The Verbal Arts Centre teamed up with Art Take Part to celebrate ‘the Big Draw’ during the Halloween celebrations this year. Halloween means MONSTERS and we invited…
Staff from Verbal’s Reading Rooms programme and School of Journalism held workshops at St Columb’s where students also discussed work by the internationally renowned writer, Lemn Sissay.
Sissay was commissioned by 14-18 NOW, a major cultural programme taking place across the UK to mark the centenary of the First World War, in a project entitled ‘Blood’.
Sissay’s poem, ‘At all’, which was recently installed as a public temporary artwork around the city with the help of local young people, was discussed by St Columb’s pupils with local writer, Felicity McCall.
Budding young reporters from the College also learned all about being MoJos – mobile journalists – with some of the pupils swapping their classrooms to attend the Verbal School of Journalism for the day, using the latest digital technology.
Andrea Doran, Verbal’s Director of Programming and Learning said: “We were delighted to be asked this year again to be part of Reading Week in St Columb’s College with Year 8, 9 and 10s. We showcased our Reading Rooms programme with the groups, enjoying short stories and poetry.
“Our Journalism department buzzed with new MoJos hard at work, and local writer Felicity McCall delivered an amazing session using writer and poet, Lemn Sissay’s poem as a stimulus for conversation around the theme of World War 1.
“We are delighted with the feedback received from the College that the boys enjoyed the programme of activity and there was a lovely atmosphere in the school.”
Sinead Devine, Reading Rooms’ Project Manager, said: “We delivered nine reading Rooms at St Columb's College to Year 8s, based on the themes of diversity and friendship.”
Sinead, who read “The Curious Incident of the Dog in the Night-time” by Mark Haddon, with the students, said: “The children really liked the story and could identify totally with the needs of the young man who is the narrator of the piece.
“We had really lively discussions about communication, the importance of body language etc, how those with disabilities find life difficult and how we should support them.”
Andrea O’Donnell, Volunteer Co-ordinator with the Reading Rooms, who also read excerpts from "My Left Foot" by Christy Brown, said: “The responses were great. The groups really empathised with Christy's extreme effort to write with a chalk gripped for dear life between his toes. You could have heard a pin drop when I read this section.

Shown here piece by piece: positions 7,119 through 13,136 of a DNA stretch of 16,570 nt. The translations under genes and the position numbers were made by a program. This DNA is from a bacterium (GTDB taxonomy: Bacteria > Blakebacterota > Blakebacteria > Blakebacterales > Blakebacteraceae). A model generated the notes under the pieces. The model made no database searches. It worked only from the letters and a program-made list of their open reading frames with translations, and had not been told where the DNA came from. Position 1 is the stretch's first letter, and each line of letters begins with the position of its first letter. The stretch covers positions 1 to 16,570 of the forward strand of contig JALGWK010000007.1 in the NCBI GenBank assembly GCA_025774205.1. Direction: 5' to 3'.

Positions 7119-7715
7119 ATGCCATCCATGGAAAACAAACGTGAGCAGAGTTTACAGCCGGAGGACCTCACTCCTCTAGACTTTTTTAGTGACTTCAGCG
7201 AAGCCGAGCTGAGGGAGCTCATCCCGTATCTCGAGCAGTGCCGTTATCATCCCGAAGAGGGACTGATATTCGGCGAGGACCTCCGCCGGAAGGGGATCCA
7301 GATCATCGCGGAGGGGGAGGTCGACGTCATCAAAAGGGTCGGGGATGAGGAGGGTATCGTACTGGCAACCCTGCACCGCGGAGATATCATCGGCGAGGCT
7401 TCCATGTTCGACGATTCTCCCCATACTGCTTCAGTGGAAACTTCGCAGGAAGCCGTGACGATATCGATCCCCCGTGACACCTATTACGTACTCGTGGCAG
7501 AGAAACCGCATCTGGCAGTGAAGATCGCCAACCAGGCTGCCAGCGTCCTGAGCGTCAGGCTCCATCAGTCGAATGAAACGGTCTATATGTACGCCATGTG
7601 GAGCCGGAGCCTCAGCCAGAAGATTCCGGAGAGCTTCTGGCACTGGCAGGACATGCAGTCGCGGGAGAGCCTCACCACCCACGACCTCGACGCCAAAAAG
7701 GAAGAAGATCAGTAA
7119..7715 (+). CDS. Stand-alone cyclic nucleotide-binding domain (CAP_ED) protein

“They understood that health care was expensive, and long-term care in an institution was a dreadful choice for families. They compared Christy's situation with how it would be for someone with cerebral palsy today, and several boys pointed out that every school nowadays has children and young people with various special needs.”
Rachel Duffy, Reading Rooms’ Project Officer, who read “Through the Tunnel” by Doris Lessing and the poem “The Dragonfly” by Libby Houston with two groups of Year 8, said: “The boys really identified with the character in the story and we had a really interesting discussion about the struggle of wanting to be grown up. I really enjoyed it and the boys all engaged really well with the materials chosen.”
Leona O’Neill, Head of the Verbal School of Journalism, said: "The boys had a great time in what was an engaging and interesting project. We fashioned a fictional news story and the guys had to write and record news pieces for print, audio and visual outlets.
“They interviewed eye-witnesses, the police and the Principal of the school in their search for the full story. They produced some amazing newsreels. They were fantastic. I would say that Sky News might be calling on some of these boys in a few years’ time. They are definitely the journalists of the future!"